(The seventh article in a series exploring the journey of a Sri Lankan immigrant teen to NZ.)
- As we meander through the ravines of life, we are often left with a few bumps and bruises.
- Fighting is a primitive method of dealing with disagreements…Whether you win or lose a fight, your peers will respect you for standing up for what you believe in.
- The pillars in our lives help support us during hard times.
- I am confident that the success of these friendships helped me find my place in the land of the long white cloud.
As we meander through the ravines of life, we are often left with a few bumps and bruises. As a teenager, many hours are spent in contemplation of the mental damage received each day. This relentless thought process creates an enormous amount of stress. Hence, it is paramount to develop strategies to maintain your mental wellbeing. As an immigrant teen, I utilised several methods to protect myself from my own thoughts that run wild in a foreign land.
As puberty sets in on boys, there is an underlying urge to let testosterone dictate every move. A constant dance ensues as the struggle to establish dominance heats up. I was merely a lost Sri Lankan teen attempting a Kandyan dance (a form of Sri Lankan dance) in the middle of a Salsa. Alas, endless failure was often the flavour of the day. I recall one time at the school library how a mere dismissive statement had riled up another boy. As per the common term, “he was ready to go!” I had a decision to make. Face what was to come, or step away from the situation. On this day, I walked away. Despite the cultural diversity in Aotearoa, some struggle to accept differences. Although I do not recall this encounter’s specifics, I still remember the feeling of defeat in my mind. One of my coping strategies in these situations was to carry out the physical confrontation in my head. If you have watched the Sherlock Holmes movie series starring Robert Downey Junior, this was very similar to the mental fight he orchestrates prior to the real battle. During high school, I was also a dedicated student of Kei Shin Khan Karate. The self-defence techniques and the discipline I developed through the pursuit of Karate provided me with the confidence to protect myself if required.
On another occasion in high school, I could not walk away from a fight. I was confronted with a boy that attempted to belittle me. It was a challenging situation for an immigrant teen. But I wanted to ensure that I was not perceived as an easy target. I knew this was a defining moment in my high school life. I wanted to show my peers that I believed in myself. Hence for the better or worse, I stood my ground. Over the next few minutes, some shoving and tackling ensued with the odd punch up. The fight ended with me on the classroom floor, lying battered and exhausted. Fortunately, in some fights, I ended up overpowering my opponent. Nevertheless, I always tried my best to avoid physical confrontation. Fighting is a primitive method of dealing with disagreements. In no way do I condone it. However, it is crucial to stand up for yourself. Whether you win or lose a fight, your peers will respect you for standing up for what you believe in.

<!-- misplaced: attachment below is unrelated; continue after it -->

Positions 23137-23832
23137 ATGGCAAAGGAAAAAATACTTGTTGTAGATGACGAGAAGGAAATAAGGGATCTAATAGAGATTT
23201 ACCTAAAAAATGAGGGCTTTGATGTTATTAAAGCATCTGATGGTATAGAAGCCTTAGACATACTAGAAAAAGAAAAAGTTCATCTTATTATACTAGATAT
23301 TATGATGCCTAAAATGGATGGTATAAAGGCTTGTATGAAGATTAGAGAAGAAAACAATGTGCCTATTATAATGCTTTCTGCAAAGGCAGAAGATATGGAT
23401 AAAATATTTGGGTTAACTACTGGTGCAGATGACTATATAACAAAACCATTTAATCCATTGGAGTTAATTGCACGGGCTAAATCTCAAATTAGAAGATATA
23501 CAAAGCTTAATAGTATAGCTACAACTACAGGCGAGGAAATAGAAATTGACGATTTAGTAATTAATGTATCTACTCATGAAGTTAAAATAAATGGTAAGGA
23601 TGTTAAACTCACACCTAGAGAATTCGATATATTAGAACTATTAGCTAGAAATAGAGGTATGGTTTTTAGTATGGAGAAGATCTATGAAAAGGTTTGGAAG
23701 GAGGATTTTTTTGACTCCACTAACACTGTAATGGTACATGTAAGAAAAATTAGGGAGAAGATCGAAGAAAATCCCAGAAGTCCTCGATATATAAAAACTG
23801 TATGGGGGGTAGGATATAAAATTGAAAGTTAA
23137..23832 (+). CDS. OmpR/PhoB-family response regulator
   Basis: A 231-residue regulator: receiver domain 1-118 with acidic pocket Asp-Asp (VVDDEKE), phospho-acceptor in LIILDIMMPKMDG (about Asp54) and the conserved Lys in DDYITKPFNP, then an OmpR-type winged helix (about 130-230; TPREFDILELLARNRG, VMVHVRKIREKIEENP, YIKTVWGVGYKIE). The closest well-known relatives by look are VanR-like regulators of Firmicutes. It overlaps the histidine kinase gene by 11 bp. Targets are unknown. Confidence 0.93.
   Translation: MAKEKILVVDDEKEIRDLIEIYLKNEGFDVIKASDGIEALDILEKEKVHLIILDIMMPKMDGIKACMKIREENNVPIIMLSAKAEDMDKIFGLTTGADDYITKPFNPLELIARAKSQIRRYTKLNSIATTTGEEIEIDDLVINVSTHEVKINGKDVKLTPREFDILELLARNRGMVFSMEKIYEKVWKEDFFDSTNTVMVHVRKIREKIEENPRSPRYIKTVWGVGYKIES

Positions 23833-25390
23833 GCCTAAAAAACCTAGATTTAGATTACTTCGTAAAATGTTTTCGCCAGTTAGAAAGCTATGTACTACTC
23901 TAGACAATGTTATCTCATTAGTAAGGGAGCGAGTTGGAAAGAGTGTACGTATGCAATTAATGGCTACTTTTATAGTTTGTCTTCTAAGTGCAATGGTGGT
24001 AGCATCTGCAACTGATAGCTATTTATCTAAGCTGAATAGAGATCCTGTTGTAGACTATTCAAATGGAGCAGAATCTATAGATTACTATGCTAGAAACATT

The ultimate tool to deal with the pressure of settling in a foreign land is developing mental resilience. As a teen, it is natural to worry about the opinion of the world. On most occasions, many would offer their negative feedback free of charge. The input from others lead to anxiety and creates a relentless urge to please the world. Over time, I learned to tune out negativity and lean on the pillars in my life. The pillars in our lives help support us during hard times. These can include many factors such as family, friends, hobbies, sports and other activities that bring us joy. In my case, I was fortunate to have a close-knit family. To this day, my family remains the greatest pillar in my life.
Another central scaffold in my life is friendships. As I began to find my footing in Aotearoa, one significant challenge was to build connections with peers. Most teens do not wish to venture outside their comfort zones. Unfortunately, this reluctance creates a barrier to meaningful friendship with a foreigner. It took over a year in NZ before I felt that at least some friends sufficiently trusted me to share their life with me. I am confident that the success of these friendships helped me find my place in the land of the long white cloud.
The final strategy I used to cope with life challenges is accepting myself. I remember looking in the mirror during my early teen years, not knowing the person staring back at me. The rapid changes that occur in a teenager’s mind and body often leave them unrecognisable to even themselves. When you are in a foreign land, this identity crisis is exacerbated. Hence it is paramount to be comfortable in your own skin to find inner peace. There were many lunchtimes that I sat alone, lost in my own thoughts during the early days of high school. I would let my mind run wild as I took in the breeze from the Hutt River and stared out into the lush green field. There was a profound self-awareness that came through seclusion. Many years would pass before I ultimately accepted myself. But it was necessary to consistently strive to learn more about who I am in order to fortify my mind.
- In the next article, I will explore how this self-acceptance paved the way for success in my life and helped me find my place in the land of the long white cloud.
Dr Nehan Ruwantha Munasinghe (University of Sydney)